Describing his love of what made Shakespeare Shakespeare, Anthony Burgess puts it like this:
As for the baptismal name, we like to think of it as wholly appropriate in its familiar form Will. We would not want to call Milton Jack, but Shakespeare seems to ask for an intimacy of address. This has something to do with a great creative libido, a love of bawdry, and the compound invitation we find in the following sonnet [number 135]:
Whoever hath her wish, thou hast thy Will,
And Will to boot, and Will in overplus;
More than enough am I that vex thee still,
To thy sweet will making addition thus.
Wilt thou, whose will is large and spacious,
Not once vouchsafe to hide my will in thine?
Shall will in others seem right gracious,
And in my will no fair acceptance shine?
The sea, all water, yet receives rain still,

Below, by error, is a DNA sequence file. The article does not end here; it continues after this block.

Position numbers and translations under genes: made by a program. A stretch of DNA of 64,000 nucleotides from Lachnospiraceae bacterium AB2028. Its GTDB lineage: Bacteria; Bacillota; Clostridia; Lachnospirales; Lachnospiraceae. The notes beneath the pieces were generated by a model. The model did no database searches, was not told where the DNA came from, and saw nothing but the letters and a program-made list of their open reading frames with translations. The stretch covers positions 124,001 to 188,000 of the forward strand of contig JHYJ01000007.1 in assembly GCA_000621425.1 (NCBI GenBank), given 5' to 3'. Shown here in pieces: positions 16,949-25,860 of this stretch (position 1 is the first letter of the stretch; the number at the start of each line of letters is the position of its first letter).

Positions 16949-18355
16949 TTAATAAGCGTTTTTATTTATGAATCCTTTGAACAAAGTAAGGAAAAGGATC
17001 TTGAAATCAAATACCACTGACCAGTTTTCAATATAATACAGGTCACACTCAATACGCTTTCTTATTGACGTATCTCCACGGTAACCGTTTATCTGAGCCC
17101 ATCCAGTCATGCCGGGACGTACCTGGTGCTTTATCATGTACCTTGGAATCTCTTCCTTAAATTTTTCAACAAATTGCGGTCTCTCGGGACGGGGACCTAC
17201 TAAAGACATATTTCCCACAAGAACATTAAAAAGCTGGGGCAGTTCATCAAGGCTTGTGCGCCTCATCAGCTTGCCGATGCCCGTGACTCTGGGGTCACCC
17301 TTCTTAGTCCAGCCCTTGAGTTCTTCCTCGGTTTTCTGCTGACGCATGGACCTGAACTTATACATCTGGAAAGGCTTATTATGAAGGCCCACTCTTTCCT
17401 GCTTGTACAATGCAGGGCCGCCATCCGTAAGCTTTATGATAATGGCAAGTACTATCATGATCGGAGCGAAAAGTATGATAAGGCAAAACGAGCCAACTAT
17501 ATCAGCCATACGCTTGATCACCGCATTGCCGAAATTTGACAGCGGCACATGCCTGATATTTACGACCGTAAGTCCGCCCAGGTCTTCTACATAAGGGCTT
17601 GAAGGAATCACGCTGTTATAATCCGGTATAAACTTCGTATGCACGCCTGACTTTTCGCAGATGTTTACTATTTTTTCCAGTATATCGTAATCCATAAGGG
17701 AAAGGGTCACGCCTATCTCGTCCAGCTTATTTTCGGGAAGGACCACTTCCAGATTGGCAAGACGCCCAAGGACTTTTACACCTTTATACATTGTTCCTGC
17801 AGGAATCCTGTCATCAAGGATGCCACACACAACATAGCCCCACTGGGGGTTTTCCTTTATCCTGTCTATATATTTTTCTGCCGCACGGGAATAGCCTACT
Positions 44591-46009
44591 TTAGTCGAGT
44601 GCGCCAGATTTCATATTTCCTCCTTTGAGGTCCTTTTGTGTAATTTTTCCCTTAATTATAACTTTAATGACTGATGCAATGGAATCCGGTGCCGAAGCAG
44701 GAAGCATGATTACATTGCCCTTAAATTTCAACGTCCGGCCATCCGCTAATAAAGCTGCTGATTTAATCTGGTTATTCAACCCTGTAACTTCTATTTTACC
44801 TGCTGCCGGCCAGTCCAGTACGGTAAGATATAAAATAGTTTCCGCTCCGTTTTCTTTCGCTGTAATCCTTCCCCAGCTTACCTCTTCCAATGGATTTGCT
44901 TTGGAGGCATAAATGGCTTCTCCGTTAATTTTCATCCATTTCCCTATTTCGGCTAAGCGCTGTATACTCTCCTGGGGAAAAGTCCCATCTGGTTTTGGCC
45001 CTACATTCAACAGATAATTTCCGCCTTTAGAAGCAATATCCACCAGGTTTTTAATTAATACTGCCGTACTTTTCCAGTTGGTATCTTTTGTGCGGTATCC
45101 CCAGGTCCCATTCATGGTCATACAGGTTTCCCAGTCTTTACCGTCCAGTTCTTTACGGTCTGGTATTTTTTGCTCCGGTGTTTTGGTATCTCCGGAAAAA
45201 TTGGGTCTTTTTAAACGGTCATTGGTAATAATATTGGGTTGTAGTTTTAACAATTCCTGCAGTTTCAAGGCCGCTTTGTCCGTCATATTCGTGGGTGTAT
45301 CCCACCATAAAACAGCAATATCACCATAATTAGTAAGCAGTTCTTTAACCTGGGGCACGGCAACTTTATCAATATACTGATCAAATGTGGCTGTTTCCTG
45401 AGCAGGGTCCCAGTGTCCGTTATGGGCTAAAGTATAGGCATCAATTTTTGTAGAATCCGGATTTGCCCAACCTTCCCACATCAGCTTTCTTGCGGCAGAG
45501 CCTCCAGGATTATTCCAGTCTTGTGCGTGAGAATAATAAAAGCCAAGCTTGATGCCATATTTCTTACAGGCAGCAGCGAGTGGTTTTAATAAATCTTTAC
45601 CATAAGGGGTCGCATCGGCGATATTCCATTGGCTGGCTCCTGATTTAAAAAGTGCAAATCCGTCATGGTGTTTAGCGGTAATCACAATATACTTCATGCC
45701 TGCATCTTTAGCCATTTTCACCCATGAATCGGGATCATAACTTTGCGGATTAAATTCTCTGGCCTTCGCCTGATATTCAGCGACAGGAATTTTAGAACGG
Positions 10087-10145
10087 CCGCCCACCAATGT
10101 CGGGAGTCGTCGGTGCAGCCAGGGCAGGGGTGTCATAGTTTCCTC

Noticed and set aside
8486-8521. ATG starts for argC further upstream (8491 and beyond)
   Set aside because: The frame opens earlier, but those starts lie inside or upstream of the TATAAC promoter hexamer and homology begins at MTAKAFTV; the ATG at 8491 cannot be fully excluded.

And in abundance addeth to his store;
So thou, being rich in Will, add to thy Will
One will of mine, to make thy large Will more.
Let no unkind, no fair beseechers kill;
Think all but one, and me in that one Will.
There the connotations of the name Will are exploited to the limit….The sonnet is wittily lecherous and must have begged to be copied out, learnt by heart, grinned over in taverns and the Inns of Court. And there, walking the London streets, is Will with the large will. Will Shakespeare — the name is a small hymn to male thrust….[xiv]
What Will had done could not be undone, but John Donne was willing to go Will one better. He took this love song, this saucy poem, this hymn to Hymen with all its bawdry, and baptized it in high-church fashion, as follows in Sonnet XIV, one of his Holy Sonnets (the title is not his, but his publisher’s). In so doing, he paved the way for Milton to Protestantize, purify, the sonnet. But Milton is for my next post. Let’s be done for tonight with this poem from the other John: